Fact Checking WaPo
April 13, 2006 - 11:39am ET
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When a headline wrapping a story about the Medicare prescription drug program is as glowing as the one in yesterday's Washington Post —"Most Seniors Enrolled Say Drug Benefit Saves Money"—you know something's up. I don't say this because I'm a cynic or incapable of believing that any program run by this administration could deliver positive results. I say this because the frustration and angst of the older and disabled Americans who are trying to use the Medicare Part D program is widely documented. Even Bill Frist's mother and HHS secretary Mike Leavitt's parents have had problems.
Part of what vexes liberals like me about the Medicare disaster is that the Bush administration took a big-government program that was actually running well—offering a crucial service to the nation at reasonable taxpayer expense—and screwed it up. That it was all part of massive corporate welfare scheme in which the participating pharmaceutical companies received huge government subsidies also aggravates. But, evaluated from the perspective of the people Medicare is intended to serve, the big crime is that the program simply doesn't deliver. And that's what the WaPo's sunny reporting obscured.
Critics of Medicare Part D target the quality and breadth of coverage Part D provides, not the paperwork involved in signing up for the program. But the relative simplicity of the paperwork was one of the key factors informing the Post's conclusion that "most seniors" enrolled in the program are "pleased:"
... among those who have enrolled, three-quarters said the paperwork was easy to complete and nearly two-thirds said the program saved them money.
Yes, critics have lambasted the confusion involved in enrolling, but mostly as secondary to the central complaint that the coverage is inadequate for the money it costs taxpayers. And advocates for older and disabled Americans have never contested the fact that Part D would save some participants money. But the chief failing of Part D is the breadth and quality of coverage, which the Post article ignores. While Part D may be saving some participants money now, later the situation will change. And while many seniors are enrolled in the program, most were automatically enrolled —another fact overlooked by the reporters—and there are still millions who are not enrolled.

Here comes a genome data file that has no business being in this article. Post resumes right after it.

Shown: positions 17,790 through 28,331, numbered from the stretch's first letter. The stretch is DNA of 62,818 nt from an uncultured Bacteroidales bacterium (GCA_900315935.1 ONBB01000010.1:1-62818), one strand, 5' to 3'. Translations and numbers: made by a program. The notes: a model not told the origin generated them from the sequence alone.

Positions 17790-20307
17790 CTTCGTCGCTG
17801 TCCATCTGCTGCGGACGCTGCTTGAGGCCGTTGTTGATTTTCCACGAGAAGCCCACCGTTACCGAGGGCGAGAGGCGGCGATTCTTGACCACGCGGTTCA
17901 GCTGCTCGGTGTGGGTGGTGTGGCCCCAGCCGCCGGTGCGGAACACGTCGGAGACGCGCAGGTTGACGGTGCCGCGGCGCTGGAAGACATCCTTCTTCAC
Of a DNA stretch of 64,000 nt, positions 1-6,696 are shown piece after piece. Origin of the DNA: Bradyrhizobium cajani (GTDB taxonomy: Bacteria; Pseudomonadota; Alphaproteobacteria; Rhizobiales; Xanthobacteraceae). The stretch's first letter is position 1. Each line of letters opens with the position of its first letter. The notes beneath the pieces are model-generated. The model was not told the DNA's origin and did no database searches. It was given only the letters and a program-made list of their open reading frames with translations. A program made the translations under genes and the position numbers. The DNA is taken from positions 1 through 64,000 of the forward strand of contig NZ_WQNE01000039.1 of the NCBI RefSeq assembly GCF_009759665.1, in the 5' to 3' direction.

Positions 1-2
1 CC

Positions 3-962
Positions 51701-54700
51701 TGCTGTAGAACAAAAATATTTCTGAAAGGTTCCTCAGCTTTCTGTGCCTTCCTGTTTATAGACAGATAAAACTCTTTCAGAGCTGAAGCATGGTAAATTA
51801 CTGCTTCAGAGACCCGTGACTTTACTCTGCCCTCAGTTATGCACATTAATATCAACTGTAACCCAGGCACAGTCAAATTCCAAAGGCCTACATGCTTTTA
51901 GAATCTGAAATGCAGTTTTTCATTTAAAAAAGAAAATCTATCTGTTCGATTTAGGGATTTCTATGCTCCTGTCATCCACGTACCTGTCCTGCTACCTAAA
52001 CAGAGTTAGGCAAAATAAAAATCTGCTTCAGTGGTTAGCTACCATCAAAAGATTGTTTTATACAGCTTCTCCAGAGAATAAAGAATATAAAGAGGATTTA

Jeff Cruz, of the Campaign for America's Future, which was against the plan from the get-go, explains:
What is crucial is how, according to this article, 1/3 of seniors aren’t saving any money at all on a $760 billion-dollar program. And seniors who are saving money haven’t hit the doughnut hole yet [which is jargon for a gap in Part D coverage], and haven’t had their plans jack up prices yet, events that are sure to occur in the future.
Granted, it's confusing. But it's a reporter's job to figure these details out and explain them. The article doesn't mention the headaches that await seniors—as well as disabled Americans, who people often forget also benefit from Medicare—down the line. The Post deserves credit for seeking a quote from one of Medicare Part D's loudest critics, about the confusion the enrollment process has caused:
Robert M. Hayes, president of the Medicare Rights Center, said his telephone operators were so besieged by anxious seniors that he brought in social workers to counsel them on "stress disorders."
With the May 15th deadline looming, the media's focus on the enrollment process is understandable. But they also have the responsibility to report what happens once seniors navigate enrollment—whether it's easy or hard. If the reporters had given Robert Hayes the chance, he would have noted—as he has for TomPaine.com —that the stress doesn't end with enrollment. Because once they've signed up for a plan, the real problems begin: gaps in coverage, high out-of-pocket expenses for people who are mostly on fixed incomes, denials of coverage for certain drugs, and the inability to leave the plan if it drops the drug you need (which experts say will happen). Putting this information out there is not only in the public interest, but will help the Post's readers understand how, when the Post starts running human interest stories about old ladies on pensions who are eating cat food to afford the prescription drugs not covered by their fancy new Part D plan, the Bush administration got us into this mess.
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